“The risk of [premature] birth is likely to increase with the expected increase in global temperatures and heatwaves – this is a potentially serious concern,” said the researchers, led by Edward Jegasothy of the University of Sydney.
The second study analyzed 200,000 births from 2007 to 2011 in Harris County, Texas — which includes Houston — where people are used to the heat. The period included the hottest summer on record in Texas in 2011.
A quarter of mothers were exposed to at least one very hot day during their pregnancy, days when the temperature reached the top 1% of historical summer temperatures. The risk of premature birth was 15% higher the day after these very hot days, the scientists found. But the risk was even higher for particularly early births, tripling for babies born before 28 weeks, and was also higher for the bottom 20% of mothers.
“Public health warnings during heat waves should include pregnant women, especially given our finding of stronger associations earlier in gestation when the consequences of preterm birth are more severe,” the authors said. researchers, led by Lara Cushing of the University of California, Los Angeles. It’s unclear how heat triggers premature births, but it may be due to the release of labor-inducing hormones.
This new research adds weight to a 2020 review of 68 studies, including 34 million births, that linked heat and air pollution to higher risks of preterm birth, low birth weight and stillbirth . Bruce Bekkar, the review’s author and retired obstetrician, said: “We already have generations that are weakened from birth.”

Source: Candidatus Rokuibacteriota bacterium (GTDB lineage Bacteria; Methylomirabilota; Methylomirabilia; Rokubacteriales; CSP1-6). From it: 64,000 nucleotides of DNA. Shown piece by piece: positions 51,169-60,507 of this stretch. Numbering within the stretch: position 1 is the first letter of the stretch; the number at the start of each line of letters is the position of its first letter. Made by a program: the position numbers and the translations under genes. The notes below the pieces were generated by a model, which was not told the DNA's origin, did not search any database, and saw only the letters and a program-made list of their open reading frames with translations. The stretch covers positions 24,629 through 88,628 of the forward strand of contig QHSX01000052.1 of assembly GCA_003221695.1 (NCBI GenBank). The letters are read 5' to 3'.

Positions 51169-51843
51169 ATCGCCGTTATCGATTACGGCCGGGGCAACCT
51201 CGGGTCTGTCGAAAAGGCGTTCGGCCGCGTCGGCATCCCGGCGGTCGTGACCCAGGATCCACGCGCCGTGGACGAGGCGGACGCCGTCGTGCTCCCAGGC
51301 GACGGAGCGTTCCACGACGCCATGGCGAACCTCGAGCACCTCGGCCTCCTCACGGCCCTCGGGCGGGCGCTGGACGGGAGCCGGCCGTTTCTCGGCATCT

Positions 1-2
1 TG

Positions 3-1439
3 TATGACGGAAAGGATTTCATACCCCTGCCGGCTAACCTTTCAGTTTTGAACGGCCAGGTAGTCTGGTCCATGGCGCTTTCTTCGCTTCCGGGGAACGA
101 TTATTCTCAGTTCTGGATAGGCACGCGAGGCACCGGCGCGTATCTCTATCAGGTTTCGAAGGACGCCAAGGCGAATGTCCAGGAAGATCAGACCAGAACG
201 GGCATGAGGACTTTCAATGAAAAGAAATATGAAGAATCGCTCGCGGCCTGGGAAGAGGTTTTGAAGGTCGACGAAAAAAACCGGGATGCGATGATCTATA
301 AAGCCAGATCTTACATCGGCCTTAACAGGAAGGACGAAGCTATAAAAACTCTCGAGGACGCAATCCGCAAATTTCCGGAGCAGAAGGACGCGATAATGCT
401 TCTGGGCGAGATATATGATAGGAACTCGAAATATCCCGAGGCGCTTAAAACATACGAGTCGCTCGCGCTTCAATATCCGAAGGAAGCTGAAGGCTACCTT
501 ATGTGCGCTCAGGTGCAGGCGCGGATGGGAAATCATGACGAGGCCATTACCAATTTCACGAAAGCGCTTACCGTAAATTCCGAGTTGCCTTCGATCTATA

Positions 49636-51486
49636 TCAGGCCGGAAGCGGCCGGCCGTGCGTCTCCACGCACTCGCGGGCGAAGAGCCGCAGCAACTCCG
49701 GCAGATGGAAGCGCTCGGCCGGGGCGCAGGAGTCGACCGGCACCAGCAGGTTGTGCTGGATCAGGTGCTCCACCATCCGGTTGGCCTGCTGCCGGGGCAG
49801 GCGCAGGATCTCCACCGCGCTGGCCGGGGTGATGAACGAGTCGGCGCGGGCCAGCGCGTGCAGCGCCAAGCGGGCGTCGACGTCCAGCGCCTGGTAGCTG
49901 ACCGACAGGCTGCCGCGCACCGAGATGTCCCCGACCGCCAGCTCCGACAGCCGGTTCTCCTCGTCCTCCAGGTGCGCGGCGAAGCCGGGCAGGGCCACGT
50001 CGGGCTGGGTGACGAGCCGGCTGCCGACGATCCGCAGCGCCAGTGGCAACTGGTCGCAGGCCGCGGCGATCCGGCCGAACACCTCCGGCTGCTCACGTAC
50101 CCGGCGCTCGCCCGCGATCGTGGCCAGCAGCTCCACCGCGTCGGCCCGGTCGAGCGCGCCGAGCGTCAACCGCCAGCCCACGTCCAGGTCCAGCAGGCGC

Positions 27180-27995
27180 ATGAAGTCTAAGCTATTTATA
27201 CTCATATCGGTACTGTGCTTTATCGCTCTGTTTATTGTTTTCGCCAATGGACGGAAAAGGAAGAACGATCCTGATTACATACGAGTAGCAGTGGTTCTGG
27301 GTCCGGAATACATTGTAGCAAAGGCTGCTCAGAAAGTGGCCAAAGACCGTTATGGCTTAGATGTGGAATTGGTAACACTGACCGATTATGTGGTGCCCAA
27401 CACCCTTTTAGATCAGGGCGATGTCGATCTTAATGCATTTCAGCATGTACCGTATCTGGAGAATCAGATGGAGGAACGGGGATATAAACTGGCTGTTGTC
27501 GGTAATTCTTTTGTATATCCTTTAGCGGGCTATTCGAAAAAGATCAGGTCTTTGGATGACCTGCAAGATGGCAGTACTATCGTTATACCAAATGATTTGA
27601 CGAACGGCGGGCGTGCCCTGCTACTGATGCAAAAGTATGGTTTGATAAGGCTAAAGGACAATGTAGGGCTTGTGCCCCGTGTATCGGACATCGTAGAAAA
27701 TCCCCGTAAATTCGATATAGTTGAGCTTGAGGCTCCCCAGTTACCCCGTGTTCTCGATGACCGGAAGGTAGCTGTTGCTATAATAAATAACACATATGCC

Wellenius said: “Even moderate levels of heat can affect the developing fetus, pregnancy complications, children and adolescents. Although the risk to an individual is modest, because so many people are exposed, the total number of excess events, whether premature births or deaths, is substantial.
Warmer temperatures have also increased the number of admissions of young children to New York’s emergency departments, another new study has found. Scientists looked at 2.5 million admissions over eight years and found that a 7C rise in maximum temperature led to a 2.4% increase in admissions for under-fives. Young children lose proportionally more fluids than adults and their ability to regulate their body temperature is immature, the researchers said.
Burning fossil fuels is driving the climate crisis but also causing air pollution and a new study in Denmark has assessed the impact of dirty air on 10,000 couples trying to conceive naturally. He found that increasing particulate pollution by a few units during a menstrual cycle resulted in a decrease in conception of around 8%.
A recent study in China also found that air pollution significantly increased the risk of infertility, but the average level of pollution was more than five times higher than in the Danish study. “Air pollution [in Denmark] was low and almost entirely at levels deemed safe by the European Union,” Wesselink said. “Current standards may be insufficient to protect against adverse reproductive health effects.”
Wellenius said an important aspect of the studies was that they showed vulnerable people often suffered the worst effects, such as people of color and low-income people who didn’t have air conditioning or lived in high-pressure areas. heavy air pollution. “It’s absolutely a matter of health equity and justice,” he said.